Pasta e ceci (pasta with chickpeas) is a quick, cheap, filling, and highly adaptable pantry recipe we begin revisiting as soon as fresh tomato season is over. This Roman classic is quite thick and stewy as written, but can be thinned to a lighter, brothier consistency. We’ll often stir in handfuls of leafy herbs or hearty greens (kale, escarole, and so on) to turn this simple pasta into a main course.

While this is one of the few recipes in which canned chickpeas perform just as well as home-cooked ones, we like to make this pasta dish whenever we have a fresh batch of chickpeas, as their cooking liquid makes a great substitute for water or stock.

Photo: Lauren V. Allen

Recipe: One-Skillet Pasta with Chickpeas (Pasta e Ceci)

Yield: 4 servings



Pour the olive oil into a No.10 Field Skillet and set over low heat. Add the garlic and pepper flakes and cook, stirring occasionally, until the garlic is light brown, about 5 minutes.


Stir in the tomato paste, 1 teaspoon salt, and water. Increase the heat to high and bring the liquid to a boil, then add the pasta and chickpeas. Bring the liquid to a steady simmer and cook, stirring occasionally, until the pasta is al dente, 10 to 15 minutes. The pasta will absorb most of the liquid; if you want a brothier pasta, add more to reach your desired consistency. Add the butter and stir until melted. Season the sauce to taste with salt and pepper.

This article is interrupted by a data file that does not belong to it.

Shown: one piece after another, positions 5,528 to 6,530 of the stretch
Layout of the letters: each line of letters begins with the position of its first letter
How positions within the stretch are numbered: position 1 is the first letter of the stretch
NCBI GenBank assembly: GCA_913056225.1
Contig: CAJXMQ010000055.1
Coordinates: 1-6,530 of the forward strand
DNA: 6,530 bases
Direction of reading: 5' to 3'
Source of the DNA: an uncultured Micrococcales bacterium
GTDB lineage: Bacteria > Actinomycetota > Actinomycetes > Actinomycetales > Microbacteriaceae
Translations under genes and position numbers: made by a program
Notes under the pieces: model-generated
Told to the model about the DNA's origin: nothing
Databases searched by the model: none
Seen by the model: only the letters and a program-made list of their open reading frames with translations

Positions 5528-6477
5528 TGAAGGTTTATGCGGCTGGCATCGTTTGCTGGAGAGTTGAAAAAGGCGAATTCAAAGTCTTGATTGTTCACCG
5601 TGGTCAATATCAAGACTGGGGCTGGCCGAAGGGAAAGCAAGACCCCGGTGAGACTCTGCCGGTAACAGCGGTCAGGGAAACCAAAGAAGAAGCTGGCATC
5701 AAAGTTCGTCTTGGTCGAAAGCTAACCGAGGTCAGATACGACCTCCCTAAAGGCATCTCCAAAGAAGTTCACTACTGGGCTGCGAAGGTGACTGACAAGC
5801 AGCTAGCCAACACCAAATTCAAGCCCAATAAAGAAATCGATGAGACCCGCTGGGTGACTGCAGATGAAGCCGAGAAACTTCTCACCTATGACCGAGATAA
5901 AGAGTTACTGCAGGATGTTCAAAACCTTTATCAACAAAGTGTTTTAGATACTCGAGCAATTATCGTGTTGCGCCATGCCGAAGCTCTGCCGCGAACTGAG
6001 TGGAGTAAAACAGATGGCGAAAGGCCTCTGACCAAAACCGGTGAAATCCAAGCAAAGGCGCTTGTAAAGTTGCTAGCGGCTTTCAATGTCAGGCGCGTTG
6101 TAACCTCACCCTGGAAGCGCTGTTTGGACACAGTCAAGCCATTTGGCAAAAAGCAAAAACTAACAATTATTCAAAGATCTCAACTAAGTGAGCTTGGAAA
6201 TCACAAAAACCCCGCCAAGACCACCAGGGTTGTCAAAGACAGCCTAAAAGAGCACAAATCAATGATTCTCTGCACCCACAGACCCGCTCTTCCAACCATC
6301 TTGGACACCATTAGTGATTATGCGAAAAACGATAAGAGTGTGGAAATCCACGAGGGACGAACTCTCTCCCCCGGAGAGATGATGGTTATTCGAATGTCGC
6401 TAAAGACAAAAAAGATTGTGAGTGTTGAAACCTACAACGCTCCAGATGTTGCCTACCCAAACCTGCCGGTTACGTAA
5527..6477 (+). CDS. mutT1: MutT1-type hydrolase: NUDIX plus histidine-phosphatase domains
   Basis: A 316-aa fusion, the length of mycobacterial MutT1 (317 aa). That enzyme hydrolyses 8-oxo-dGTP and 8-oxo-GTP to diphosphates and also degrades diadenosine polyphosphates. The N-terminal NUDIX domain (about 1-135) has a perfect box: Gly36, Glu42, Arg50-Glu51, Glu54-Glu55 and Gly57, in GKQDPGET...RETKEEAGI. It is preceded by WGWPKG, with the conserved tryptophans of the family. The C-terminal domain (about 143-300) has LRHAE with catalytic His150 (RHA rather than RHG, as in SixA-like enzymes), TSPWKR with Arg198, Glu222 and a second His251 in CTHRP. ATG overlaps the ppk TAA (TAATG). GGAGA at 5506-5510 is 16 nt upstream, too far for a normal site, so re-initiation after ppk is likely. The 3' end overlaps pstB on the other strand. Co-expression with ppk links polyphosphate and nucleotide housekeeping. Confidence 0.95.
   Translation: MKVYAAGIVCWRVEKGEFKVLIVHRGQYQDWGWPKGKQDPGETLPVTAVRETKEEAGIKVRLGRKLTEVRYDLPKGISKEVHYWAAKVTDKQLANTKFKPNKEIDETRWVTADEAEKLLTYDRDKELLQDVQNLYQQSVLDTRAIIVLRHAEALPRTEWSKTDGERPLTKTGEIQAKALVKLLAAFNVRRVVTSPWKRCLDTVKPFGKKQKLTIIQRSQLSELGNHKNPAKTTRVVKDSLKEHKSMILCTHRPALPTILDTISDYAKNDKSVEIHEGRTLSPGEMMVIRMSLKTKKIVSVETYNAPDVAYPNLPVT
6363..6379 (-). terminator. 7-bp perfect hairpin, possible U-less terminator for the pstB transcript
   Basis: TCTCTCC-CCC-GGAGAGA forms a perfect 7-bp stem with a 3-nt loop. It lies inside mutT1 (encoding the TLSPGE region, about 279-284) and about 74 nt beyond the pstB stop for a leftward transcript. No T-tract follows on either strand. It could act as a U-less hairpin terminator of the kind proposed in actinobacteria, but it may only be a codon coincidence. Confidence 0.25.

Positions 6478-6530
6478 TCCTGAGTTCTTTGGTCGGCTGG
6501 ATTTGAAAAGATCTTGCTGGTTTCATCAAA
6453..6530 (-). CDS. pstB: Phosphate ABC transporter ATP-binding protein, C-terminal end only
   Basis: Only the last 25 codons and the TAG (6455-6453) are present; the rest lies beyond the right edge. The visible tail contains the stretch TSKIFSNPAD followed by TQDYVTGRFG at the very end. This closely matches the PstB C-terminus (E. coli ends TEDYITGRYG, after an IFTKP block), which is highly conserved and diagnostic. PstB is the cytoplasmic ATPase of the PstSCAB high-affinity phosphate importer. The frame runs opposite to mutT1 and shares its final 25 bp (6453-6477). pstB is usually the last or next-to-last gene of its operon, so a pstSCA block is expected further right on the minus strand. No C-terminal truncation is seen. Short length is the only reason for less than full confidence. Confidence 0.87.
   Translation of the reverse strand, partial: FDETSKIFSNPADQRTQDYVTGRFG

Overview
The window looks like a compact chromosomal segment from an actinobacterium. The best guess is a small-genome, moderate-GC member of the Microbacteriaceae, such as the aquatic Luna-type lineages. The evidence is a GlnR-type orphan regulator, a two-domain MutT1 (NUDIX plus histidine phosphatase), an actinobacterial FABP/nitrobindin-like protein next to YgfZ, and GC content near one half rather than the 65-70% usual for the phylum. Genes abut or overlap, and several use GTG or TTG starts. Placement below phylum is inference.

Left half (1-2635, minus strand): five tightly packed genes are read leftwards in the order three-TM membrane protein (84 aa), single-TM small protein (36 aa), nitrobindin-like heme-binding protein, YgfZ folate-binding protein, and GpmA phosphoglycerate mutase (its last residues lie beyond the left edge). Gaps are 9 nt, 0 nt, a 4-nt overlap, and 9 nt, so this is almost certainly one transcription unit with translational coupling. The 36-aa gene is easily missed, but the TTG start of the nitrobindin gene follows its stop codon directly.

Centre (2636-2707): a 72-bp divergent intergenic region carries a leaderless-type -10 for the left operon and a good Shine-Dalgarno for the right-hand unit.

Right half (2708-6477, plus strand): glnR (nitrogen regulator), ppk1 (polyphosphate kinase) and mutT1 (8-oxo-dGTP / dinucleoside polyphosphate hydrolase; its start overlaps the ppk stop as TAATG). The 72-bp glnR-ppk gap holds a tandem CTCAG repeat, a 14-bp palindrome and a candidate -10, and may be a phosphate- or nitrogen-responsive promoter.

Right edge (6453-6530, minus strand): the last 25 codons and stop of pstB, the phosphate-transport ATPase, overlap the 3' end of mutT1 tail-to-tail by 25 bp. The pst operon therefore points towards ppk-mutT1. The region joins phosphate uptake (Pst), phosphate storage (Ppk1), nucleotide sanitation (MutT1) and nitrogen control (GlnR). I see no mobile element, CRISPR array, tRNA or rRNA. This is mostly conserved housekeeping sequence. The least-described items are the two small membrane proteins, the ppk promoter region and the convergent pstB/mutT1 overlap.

Divide the pasta among bowls and grate a generous amount of cheese over each serving. Drizzle with olive oil and serve.

Seasoning Rating: Safe

While the tomato paste-based sauce is slightly acidic, you’re not cooking it in your skillet long enough to do any damage to your seasoning. However, it’s best not to let the finished pasta sit for too long in the pan. Clean promptly.

Seasoning Ratings:

Best—These dishes are the best options for building resilient seasoning, and surefire choices for getting tricky pans back on track.

Better—The best way to keep your skillet in great shape is to cook frequently, and cast iron-friendly dishes like these are your bread and butter.

Safe—These recipes won't strip seasoning away from your pan, but won't really add any, either.

OK—Be sure to clean up promptly. Recipes with this rating might feature acidic ingredients which can affect seasoning if not washed soon after cooking.